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Maker of forms, images and poems, hopefully with deep meaning

Wednesday, November 21, 2012

"Just plonk myself down": Fred Williams on painting outdoors


“The source of all my paintings is something that I actually have seen. I don’t sit in the studio and think that I’ll do this or that. The impetus always comes from some notation that I have made outside”

“It starts in the studio and it finishes in the studio. But what I do is, I ...hail, rain or shine, I go to a quiet spot, preferably as close to my doorstep as I possibly can, and just spend the day with no preconceived idea and just let it come to me. Leave early in the morning and return for a good meal and something to drink later.”

“Working outdoors, I don’t have any preconceptions about what it is or how I’m going to go about it. I usually just plonk myself down in a suitable spot, you know, as comfortable as possible, out of the wind, out of the heat and out of the rain and try and let it come to me. And I think in my case, because I actually like painting, it’s easier for me to simply sit there and splash around. Just work like crazy and bring it all home. Stack it away in the studio and don’t look at it for a couple of months. I sort of take the attitude that I’m like an antennae. I let it come to me a little bit, but I certainly don’t try to impose anything. I certainly don’t try to paint pictures out there.”

Documentary video: Patterns of Landscape: Through the Eyes of Fred Williams 1927–1982

Some examples of Fred Williams work can be viewed on Google Art Project and on the National Gallery of Victoria site 

Thursday, November 8, 2012

Artists as angelic spies: Excerpts on art/ spirit/ the viewer


Jane Ann Wynn
My work seems to require an intimate relationship with my audience. When you take a moment to look at something that is small, it requires coming closer to inspect it. The physical distance is narrowed and you have the full attention of yourself and your viewer. From that moment on, your message has changed from a statement to a dialogue. You can share an emotional moment and it becomes personal.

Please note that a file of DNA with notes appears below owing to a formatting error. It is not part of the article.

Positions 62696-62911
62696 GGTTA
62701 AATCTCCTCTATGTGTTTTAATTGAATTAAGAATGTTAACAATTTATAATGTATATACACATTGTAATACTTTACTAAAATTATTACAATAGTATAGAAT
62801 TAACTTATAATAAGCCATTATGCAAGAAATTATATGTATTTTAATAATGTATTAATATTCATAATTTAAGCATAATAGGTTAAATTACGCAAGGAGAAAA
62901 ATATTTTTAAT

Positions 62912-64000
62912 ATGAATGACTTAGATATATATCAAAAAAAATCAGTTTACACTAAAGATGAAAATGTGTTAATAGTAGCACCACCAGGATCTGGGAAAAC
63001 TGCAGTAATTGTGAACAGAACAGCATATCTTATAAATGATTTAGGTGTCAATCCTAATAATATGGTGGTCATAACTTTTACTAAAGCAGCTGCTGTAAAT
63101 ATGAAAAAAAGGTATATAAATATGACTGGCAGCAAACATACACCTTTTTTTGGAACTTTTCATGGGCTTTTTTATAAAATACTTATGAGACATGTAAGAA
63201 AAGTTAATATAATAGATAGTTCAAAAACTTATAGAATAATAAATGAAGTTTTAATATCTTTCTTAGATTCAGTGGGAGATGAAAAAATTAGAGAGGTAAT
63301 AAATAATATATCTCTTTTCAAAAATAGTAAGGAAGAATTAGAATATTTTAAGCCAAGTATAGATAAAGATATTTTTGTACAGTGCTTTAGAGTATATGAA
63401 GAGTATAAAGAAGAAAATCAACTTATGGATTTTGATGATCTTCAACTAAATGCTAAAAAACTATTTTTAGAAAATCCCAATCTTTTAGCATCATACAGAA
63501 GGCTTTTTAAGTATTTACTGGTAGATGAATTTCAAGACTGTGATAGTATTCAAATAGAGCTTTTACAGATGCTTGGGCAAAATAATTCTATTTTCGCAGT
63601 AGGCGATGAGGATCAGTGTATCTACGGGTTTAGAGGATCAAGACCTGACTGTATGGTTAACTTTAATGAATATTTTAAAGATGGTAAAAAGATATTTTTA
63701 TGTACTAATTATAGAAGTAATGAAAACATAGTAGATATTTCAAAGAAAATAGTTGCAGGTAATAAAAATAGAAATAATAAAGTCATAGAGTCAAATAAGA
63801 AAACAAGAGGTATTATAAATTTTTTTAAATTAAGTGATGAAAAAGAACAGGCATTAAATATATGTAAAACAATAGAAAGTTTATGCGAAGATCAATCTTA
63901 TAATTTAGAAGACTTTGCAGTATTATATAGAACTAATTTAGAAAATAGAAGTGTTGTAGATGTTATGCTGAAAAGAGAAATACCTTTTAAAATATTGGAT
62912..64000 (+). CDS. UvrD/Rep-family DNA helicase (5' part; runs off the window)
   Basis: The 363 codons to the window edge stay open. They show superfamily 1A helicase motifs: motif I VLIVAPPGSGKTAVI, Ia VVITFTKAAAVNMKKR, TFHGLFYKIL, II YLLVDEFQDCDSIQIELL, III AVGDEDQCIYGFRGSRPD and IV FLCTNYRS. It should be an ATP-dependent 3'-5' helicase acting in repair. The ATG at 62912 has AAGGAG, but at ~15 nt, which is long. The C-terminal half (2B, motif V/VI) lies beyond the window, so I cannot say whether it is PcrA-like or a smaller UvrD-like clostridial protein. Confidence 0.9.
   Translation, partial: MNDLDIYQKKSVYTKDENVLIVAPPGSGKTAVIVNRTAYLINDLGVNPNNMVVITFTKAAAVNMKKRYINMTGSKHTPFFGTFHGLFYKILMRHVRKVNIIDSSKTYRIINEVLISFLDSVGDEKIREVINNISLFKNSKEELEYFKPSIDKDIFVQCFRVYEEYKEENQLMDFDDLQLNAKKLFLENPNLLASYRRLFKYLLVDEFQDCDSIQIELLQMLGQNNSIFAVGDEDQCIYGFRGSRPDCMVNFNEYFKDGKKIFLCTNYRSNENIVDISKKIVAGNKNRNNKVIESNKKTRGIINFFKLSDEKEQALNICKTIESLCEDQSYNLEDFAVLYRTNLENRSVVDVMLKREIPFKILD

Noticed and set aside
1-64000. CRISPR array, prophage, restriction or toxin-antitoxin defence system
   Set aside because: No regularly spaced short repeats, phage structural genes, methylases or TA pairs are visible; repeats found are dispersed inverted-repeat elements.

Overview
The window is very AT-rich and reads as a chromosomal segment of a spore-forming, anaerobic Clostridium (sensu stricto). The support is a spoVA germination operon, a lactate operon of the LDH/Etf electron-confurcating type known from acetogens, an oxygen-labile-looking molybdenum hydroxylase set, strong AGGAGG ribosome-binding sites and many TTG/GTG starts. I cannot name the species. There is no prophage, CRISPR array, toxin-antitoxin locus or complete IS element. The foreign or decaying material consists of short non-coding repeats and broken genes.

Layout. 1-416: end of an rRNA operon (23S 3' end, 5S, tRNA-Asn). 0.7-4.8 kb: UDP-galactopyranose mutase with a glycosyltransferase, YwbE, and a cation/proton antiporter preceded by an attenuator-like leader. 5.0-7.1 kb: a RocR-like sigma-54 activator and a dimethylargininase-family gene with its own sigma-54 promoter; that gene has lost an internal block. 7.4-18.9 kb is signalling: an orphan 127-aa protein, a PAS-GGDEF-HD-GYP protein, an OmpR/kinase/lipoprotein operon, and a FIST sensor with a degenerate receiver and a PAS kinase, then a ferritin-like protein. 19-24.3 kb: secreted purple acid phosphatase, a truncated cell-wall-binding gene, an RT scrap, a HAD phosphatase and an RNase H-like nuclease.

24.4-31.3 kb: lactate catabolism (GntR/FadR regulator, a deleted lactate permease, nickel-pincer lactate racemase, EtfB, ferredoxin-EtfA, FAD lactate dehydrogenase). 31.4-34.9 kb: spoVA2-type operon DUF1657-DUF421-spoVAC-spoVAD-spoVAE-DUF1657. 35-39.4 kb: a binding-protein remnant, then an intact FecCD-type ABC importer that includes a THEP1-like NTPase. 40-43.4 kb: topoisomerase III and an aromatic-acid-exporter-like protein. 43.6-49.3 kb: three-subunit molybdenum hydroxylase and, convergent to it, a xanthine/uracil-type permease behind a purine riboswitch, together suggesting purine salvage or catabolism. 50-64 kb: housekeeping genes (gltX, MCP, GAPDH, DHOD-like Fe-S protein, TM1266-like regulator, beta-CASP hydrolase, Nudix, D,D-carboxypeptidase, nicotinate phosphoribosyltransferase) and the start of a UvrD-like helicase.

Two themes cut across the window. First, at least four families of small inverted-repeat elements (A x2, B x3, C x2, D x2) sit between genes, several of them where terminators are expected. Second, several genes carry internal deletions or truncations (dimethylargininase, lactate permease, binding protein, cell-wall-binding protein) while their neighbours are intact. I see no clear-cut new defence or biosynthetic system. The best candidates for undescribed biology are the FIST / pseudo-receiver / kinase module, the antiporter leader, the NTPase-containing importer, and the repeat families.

...For a short moment in time, there is a spiritual connection.
Altered Curiosities, North Light Books p.39
Jane’s website http://www.janeannwynn.com/
-oOo-
Thomas Moore
...art objects are lures attracting certain kinds of spirits and they’re containers for that spirit. Our task is not to explain images but to expose ourselves to them and have our thinking and feeling affected by them. Images are inherently and necessarily mysterious. They invite us to enjoy a life where mystery deepen the level of our thought and experience. (p 174)
Art can be merely aesthetically pleasing, philosophically meaningful, and personally expressive, or it can have the special power to evoke and transmit a particular spirit to those who come in contact with it. (p204)
Poets and artists of all kinds are intimately familiar with edification by puzzlement. The best of them will tell you that they don’t always know what their work means. In their art they use word or images in ways that speak more directly and more profoundly than reason of our world and our experience. They trust the images that come to them as being rich in implication and complex in their truthfulness. (p.365)
The Re-enchantment of Everyday Life
Art, broadly speaking, is that which invites us into contemplation. ... In that moment of contemplation, art intensifies the presence of the world. We see it more vividly and more deeply
Care of the Soul
Thomas’s website http://careofthesoul.net/
-oOo-
Agnes Martin: I do believe we unfold out of ourselves and we do what we are born to do sooner or later, anyway.
Dorothea Tanning: My work is about the enigmatic; it’s about leaving the door open to imagination. You see, enigma is a very healthy thing, because it encourages the viewer to look beyond the obvious and the commonplace. I have always liked to create images wherein the viewer sees something else every time he looks at them. 
John Gruen The Artist Observed, A. Cappella Books, 1991
-oOo-
John Olsen
“An artist’s life is a secret life, artists focus on thingsbarely noticed, they perceive, they inhabit magical shadows not yet appreciated. Artists are a particular genus of angelic spies – like blotting paper, absorbing visual facts and bargaining that information within themselves, hazarding ideas and conjuring with possibilities.
Jenny Zimmerman and Ken McGregor John Olsen; Journeys into the You Beaut Country

Monday, November 5, 2012

Writing on art: the contemporary art scene, capturing essence